No matter how Republicans in Congress try to spin it, it seems the majority of their constituents know the difference between when their elected officials are trying to screw them and when they are actually trying to do the right thing. A recently released poll shows that most Americans have little to no faith in the proposed American Health Care Act (AHCA) legislation, otherwise known as Replace and Repeal, that the Republicans in the House are putting forward. So much so, in fact, that Republicans in the Senate had been essentially declaring the House proposal dead on arrival and didn’t even want to be associated with it. This week, however, according to an article in Politico, it appears the Senate may be inching closer to finding a way to make America sick again thanks to Sen. Mitch McConnell.
But even before this whole thing got started, back when Trump was just Trump and we had an actual President of the United States doing presidential things without having to worry about being brought up on charges, and back when the Republicans were totally united in their desire to dismantle Obamacare, Michigan had a slightly different approach which, unlike most other states overseen by Republican governors, actually understood the value of not letting its residents die from lack of affordable and accessible health care.
Recognized now as something of a Republican alternative to Obamacare (waivers were required for how the state implanted Medicaid expansion), Healthy Michigan supported the idea of helping Michigan residents get the health care they needed, but with some Republican-style ideas thrown in added in such as requiring more personal responsibility in the process. Obviously it’s much more complicated than that overall, but the idea seemed to be that this was a proposal that could be sold as a Republican effort that would not completely and totally reject Obamacare simply because the name ‘Obama’ was in there somewhere.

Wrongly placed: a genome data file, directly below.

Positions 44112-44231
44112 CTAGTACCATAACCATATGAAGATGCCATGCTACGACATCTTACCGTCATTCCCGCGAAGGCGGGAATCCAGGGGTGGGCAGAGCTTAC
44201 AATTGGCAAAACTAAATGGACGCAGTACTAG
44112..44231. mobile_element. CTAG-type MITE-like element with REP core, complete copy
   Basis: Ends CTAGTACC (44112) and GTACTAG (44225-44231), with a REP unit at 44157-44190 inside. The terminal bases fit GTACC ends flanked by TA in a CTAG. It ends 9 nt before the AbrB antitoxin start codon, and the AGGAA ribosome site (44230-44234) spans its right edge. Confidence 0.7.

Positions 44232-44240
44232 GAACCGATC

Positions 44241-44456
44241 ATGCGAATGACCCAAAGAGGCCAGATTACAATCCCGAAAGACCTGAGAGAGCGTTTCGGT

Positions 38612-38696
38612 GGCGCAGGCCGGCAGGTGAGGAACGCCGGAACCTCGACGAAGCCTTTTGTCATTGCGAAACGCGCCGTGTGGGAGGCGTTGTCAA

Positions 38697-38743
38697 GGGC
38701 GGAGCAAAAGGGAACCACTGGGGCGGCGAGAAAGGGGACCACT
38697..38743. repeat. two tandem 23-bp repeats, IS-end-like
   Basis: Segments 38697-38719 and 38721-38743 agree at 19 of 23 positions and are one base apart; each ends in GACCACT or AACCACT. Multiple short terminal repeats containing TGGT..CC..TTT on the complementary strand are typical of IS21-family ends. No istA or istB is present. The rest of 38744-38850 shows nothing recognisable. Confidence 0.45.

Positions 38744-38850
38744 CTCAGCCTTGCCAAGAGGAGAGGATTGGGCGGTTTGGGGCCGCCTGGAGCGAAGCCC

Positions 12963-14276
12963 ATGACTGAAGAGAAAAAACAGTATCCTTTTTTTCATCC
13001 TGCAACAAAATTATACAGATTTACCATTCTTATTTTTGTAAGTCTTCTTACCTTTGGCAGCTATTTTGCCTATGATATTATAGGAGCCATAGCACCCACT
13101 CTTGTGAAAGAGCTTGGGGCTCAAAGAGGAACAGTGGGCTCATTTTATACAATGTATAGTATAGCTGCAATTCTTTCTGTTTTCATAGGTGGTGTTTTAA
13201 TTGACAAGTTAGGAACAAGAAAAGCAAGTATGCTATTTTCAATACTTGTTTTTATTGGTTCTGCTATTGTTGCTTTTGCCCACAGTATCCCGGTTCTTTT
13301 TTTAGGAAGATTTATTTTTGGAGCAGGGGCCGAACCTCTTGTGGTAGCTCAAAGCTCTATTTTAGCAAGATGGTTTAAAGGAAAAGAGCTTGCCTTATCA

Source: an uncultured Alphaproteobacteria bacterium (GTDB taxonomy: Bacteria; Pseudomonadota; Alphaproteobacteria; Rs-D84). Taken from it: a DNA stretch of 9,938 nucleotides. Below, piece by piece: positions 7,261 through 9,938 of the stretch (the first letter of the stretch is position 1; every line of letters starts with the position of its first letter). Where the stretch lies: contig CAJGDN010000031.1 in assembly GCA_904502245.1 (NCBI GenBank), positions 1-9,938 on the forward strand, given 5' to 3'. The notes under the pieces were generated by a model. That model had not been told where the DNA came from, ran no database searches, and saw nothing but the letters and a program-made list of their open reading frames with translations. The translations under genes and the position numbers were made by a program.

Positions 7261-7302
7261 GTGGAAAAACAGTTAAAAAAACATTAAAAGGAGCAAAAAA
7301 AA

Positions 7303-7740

By most indications, the program has been very successful. Lord knows I’ve had more than a few strong – extremely strong – disagreements with Gov. Rick Snyder, but Healthy Michigan is not one of them. The overall idea and implementation of this program displayed a willingness to compromise in favor of Michigan citizens and not simply jump on the GOP self-destruct bandwagon for appearances sake, and that’s a good thing.
Which is why it is no small reason for concern that the proposed GOP House bill, if it ever turns into law, has the potential to effectively wipe out Healthy Michigan. Granted, the polls show opinion is strongly against the Republican House proposal, and the Senate doesn’t appear to be much in favor either, not to mention the fact that Trump is somewhat preoccupied right now trying to dodge all the evidence threatening to expose him as the clear and present danger to national security that he truly is.
From CNBC, posted on May 26:
“One new poll found that just 20 percent of voters said they would be more likely to vote for a senator or member of the House who supported the current version of the bill. But 44 percent of voters they they would be less likely to vote for a member of Congress who backed the bill, according to that poll from Quinnipiac University.
“The same Quinnipiac Poll found that 57 percent of voters disapprove of the bill, known as the American Health Care Act. Just 20 percent of voters approve of the bill.”